Thursday, March 18, 2010

Korea II - Pins and Needles and the Truth

First, thank you all for your encouragement and your prayers. Just as I have the habit of always carrying a ponytail band in my pocket like a very small, very strange security blanket, I also rather like carrying you, especially when I up and travel half-way around the world. Except you certainly aren't strange and the comfort you lend makes far more sense than my ponytail band. At any rate, I'm honored that you hopped inside. Your kindness and your prayers have helped fuel this experience.

It is 6:30 a.m. here. The sky just transformed from grey to a hazy, peach-washed blue before my eyes. I'm missing Calvey-Patalvie and the Rubester.

I have put off writing about yesterday, because there's just so much inside and it's still trying to settle in. It's rearranging my internal furniture a bit. We're making room.

One thing I know for sure about adoption is to expect the unexpected. Each of our babies arrived in a way that we had not planned. For example, I was sunning myself on Pismo Beach in California with my sister, post-week-long business trip, when they called to say that Calvin would be arriving in Detroit in 3 days, the day after my return. The last leg of my flight home to IN from CA was canceled in Cincinnati, due to a severe thunderstorm, and I was left to cry my eyes out, rent a car, and hoof it, so to speak, back home. I arrived at 2 a.m. and we left for Detroit at 6. It was not, to say the least, how I expected things to go.

We spent yesterday morning on a fruitless search for a Korean sports jersey for one sports-obsessed little dude. In the process, we saw the Olympic Village and stadiums and ate another lunch in a restaurant where no one spoke our language. We must have walked at least 700 miles.

Post-lunch found me a ball of nerves. We made it back to our room and began getting ready for The Visit, which, come to find out, would take place in the Foster Mother's home. I was sure that she was not going to approve of my outfit, sure that she would hold my bad hair against me, sure that we would say/do/the exact wrong thing.

Our taxi pulled up to her apartment building and it really hit home that Silas has lived life so far as a little city slicker. It made me excited to think of the wide open spaces that await him and will become the home that he knows best. At the same time, I like seeing first-hand that my boys lived their early days in such sharp contrast to the life God ultimately chose for them. They will have experienced so much variety and it is up to us to make sure they know about it all. Who knows, maybe their concrete-roots will take hold more firmly than we can imagine and adulthood will find them on the congested streets of NYC, or even...Seoul.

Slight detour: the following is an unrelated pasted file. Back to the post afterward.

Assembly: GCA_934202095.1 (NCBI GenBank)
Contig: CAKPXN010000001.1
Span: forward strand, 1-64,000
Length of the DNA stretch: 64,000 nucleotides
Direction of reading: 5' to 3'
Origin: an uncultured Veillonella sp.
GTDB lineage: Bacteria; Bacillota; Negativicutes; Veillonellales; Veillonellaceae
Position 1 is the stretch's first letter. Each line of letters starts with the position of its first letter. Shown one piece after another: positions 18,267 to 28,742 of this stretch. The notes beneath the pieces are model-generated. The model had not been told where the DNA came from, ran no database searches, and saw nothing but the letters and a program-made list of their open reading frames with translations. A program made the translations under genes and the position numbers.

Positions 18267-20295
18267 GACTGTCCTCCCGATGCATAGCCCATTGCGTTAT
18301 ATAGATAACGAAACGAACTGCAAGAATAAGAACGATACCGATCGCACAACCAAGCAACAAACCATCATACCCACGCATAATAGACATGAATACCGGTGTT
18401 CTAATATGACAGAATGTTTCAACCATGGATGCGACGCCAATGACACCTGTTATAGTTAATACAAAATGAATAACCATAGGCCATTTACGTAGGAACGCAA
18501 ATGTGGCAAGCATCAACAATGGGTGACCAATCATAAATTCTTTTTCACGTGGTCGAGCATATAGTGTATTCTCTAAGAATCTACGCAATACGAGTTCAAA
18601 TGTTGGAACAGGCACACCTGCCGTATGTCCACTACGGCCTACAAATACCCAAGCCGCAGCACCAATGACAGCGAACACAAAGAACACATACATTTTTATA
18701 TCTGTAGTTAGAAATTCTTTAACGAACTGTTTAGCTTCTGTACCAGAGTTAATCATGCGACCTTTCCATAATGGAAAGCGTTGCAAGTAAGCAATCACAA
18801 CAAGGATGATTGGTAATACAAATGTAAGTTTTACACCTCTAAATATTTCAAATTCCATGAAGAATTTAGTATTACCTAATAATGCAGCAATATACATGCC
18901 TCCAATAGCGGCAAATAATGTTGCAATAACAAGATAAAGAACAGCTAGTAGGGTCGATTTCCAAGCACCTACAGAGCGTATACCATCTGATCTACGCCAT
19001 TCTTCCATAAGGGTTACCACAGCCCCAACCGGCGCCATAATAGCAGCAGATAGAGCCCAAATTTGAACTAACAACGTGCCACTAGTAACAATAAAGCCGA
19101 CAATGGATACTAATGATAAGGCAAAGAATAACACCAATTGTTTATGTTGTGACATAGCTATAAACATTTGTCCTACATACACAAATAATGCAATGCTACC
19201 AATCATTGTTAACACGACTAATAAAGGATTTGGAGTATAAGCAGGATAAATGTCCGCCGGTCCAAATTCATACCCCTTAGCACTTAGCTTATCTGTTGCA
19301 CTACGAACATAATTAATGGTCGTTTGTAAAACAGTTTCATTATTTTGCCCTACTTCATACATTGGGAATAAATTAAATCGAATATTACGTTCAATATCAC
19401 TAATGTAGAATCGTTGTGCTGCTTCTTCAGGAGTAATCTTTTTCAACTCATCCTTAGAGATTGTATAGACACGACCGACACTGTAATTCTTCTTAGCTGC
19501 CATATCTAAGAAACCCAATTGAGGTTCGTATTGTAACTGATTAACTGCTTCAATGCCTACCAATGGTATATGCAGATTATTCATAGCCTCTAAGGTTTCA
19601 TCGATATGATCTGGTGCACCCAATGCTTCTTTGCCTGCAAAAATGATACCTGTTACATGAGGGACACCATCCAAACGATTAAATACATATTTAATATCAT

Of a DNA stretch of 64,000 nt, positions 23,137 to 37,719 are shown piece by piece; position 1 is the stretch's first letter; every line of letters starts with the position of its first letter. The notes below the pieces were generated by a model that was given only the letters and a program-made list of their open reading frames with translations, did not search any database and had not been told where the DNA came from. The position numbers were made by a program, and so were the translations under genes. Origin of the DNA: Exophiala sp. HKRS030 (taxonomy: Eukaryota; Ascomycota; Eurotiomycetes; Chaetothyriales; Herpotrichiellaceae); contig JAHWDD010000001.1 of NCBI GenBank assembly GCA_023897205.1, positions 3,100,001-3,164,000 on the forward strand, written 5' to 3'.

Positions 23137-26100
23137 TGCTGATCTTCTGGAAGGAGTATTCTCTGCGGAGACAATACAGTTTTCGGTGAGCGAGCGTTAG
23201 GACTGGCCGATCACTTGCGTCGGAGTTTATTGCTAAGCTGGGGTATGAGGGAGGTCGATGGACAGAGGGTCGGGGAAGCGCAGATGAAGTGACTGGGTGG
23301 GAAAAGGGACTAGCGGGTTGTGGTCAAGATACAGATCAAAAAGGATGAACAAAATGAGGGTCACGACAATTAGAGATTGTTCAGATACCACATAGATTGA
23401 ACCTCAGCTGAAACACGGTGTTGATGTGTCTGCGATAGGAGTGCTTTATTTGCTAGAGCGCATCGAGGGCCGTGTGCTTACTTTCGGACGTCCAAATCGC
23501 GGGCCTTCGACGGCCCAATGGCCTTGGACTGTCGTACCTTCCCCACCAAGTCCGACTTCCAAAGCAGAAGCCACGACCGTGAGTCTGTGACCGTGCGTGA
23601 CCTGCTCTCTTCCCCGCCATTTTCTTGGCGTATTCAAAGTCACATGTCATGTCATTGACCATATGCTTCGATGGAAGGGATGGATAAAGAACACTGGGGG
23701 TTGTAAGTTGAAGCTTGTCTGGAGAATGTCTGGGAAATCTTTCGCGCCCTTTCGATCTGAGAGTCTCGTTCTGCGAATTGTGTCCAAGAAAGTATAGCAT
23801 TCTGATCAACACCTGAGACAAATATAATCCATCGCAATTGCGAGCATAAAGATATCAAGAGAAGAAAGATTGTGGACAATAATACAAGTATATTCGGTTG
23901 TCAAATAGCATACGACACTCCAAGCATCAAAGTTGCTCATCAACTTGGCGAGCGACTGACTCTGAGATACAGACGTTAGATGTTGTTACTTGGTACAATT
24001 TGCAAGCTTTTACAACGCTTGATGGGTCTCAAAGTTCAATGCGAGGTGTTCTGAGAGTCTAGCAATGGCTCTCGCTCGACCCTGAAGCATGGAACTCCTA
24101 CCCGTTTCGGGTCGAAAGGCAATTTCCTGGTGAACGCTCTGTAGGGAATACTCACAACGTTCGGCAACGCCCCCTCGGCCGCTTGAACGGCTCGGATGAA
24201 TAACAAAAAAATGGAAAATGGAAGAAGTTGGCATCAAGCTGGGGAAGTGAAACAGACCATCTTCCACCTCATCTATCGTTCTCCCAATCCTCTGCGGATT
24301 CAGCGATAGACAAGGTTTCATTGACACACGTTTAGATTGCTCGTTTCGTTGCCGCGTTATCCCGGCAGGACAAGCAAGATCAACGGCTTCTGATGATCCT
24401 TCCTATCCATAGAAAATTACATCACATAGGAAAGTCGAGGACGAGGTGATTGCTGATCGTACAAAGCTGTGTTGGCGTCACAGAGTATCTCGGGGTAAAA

Our social worker warned us on the drive over, in broken English, that Silas is very shy. He does not like new places or strangers. I appreciated the honesty, but my nerves were growing increasingly frazzled.

We walked up to the 5th floor and into the tiny apartment and there he was. He smiled at us and ran right back to his foster mama, where she scooped him up and he felt safe again.

Within minutes, he was showing off, babbling Korean gibberish, clowning around.

He danced and tottered around us, lifting his t-shirt to show his belly and all of the other tricks of the toddler trade. Then, he looked at me and held my gaze an extra beat, walked over to me, and plopped down on my lap.

The social worker audibly gasped, as did the foster mother. He sat on my lap off and on throughout the rest of the hour. He fed strawberries to Cory. We took some pictures, which I will be able to share when we return home, but we didn't take as many as we would have liked, because he was Obsessed - capital O - with Cory's camera. Oh, and it seems he's used to getting exactly what he wants, and will voice his protest at not getting what he wants with gusto. :)

Somewhere over the course of that hour, the social worker told us that the foster mother was worried that Silas would not sleep at all on Friday night. She thought he might cry all night long. I was confused by this, since we would not have him with us until Saturday, right?

Wrong. We will be picking Silas up today, around 3 pm. He will stay with us in our room tonight, where it is very likely that he will not sleep. He will be confused and scared and will desperately miss the only Mama he's ever really known.

I am not going to lie. I am nervous.

I had to fight major nerves and doubts yesterday evening. This is not going to be easy, not that we ever expected or hoped that it might be. We are adding a brand new little person into our family - one who still drinks bottles around the clock, does not like "eating", except for fermented soybean paste soup, and appears to have a stubborn streak to match his sister's.

If I let myself, I can get a little stomach-knotty over it all: the food stuff, the sleep stuff, the bonding stuff, the personality stuff.

But the truth remains - This is the child that God created for us. We are the parents God planned for him. There are no two ways about that. And what I know for sure is that God will not lead us where His grace will not carry us. Will there be difficult days (and nights) ahead? Absolutely. But Silas, for the first time in his little life, is about to have a family. And what a grace-filled miracle that his family is us.